This beautiful and very rare half-life-size cast-bronze head was probably inspired by coin portraits of the Roman emperor Marcus Aurelius (reigned ad 161180) and it could even have been intended as a portrait of him.
Head of the Roman emperor Marcus Aurelius by Unknown Artist, late 2nd century
© Ashmolean Museum, University Of Oxford
- Bronze with eyes in blue cobalt enamel
- 16.2 cm x 11.5 cm, 2.1kg
- Art Fund grant:
- £10,000 ( Total: £40,000)
- Acquired in:
- Private collector
The narrow face is framed by stylised hair and a beard, which ends in two cone-shaped projecting coils. The style is typical of Romano-Celtic work, and the piece may have been made in Britain. Only 15 other similar bronze heads have been found in this country, but even amongst these the size of this piece is unusual, as is the excellence of the workmanship. Two discs of blue glass add a certain liveliness to the eyes. The base of the neck is flat, so the bronze was probably freestanding rather than part of a larger sculpture. In the Romano-Celtic world, heads of gods may have been attached to wooden poles to be carried in processions or placed on raised platforms. The head was found only 20 miles from Oxford, and it fits well within the Ashmoleans strong collection of local Roman material from a variety of sites.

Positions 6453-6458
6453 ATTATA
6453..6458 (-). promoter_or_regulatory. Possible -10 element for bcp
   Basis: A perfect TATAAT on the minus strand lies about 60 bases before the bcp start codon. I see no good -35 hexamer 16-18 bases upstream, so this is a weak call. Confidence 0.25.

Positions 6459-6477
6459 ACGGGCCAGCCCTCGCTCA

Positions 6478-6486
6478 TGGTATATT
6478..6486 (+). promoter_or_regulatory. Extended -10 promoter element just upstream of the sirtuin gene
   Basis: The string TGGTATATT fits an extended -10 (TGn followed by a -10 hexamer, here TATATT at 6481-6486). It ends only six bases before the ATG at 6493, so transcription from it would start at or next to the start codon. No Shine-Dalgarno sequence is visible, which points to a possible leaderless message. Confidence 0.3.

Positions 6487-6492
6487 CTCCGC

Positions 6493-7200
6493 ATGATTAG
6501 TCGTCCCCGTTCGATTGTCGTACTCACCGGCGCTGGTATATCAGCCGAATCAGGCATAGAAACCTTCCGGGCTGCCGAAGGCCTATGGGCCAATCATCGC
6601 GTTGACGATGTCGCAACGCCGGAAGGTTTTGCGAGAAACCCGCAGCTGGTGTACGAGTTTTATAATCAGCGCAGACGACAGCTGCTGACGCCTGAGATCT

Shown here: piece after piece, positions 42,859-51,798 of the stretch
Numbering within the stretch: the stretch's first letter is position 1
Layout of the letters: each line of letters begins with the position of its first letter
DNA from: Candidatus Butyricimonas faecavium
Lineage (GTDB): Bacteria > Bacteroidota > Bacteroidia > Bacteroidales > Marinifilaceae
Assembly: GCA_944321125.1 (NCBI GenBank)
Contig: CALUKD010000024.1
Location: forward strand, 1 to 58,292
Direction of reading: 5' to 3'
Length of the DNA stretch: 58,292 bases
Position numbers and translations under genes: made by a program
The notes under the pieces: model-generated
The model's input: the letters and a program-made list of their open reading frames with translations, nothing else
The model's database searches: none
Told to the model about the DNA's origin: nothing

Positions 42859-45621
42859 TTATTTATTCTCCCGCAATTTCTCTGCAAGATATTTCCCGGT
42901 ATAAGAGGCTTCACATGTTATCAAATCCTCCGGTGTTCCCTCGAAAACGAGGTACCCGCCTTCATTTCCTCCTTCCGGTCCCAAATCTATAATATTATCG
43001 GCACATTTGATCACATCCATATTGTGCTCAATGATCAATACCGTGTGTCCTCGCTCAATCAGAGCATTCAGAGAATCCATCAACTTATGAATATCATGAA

Found by the vendor during ploughing in Northamptonshire, 1976; declared treasure in 2009.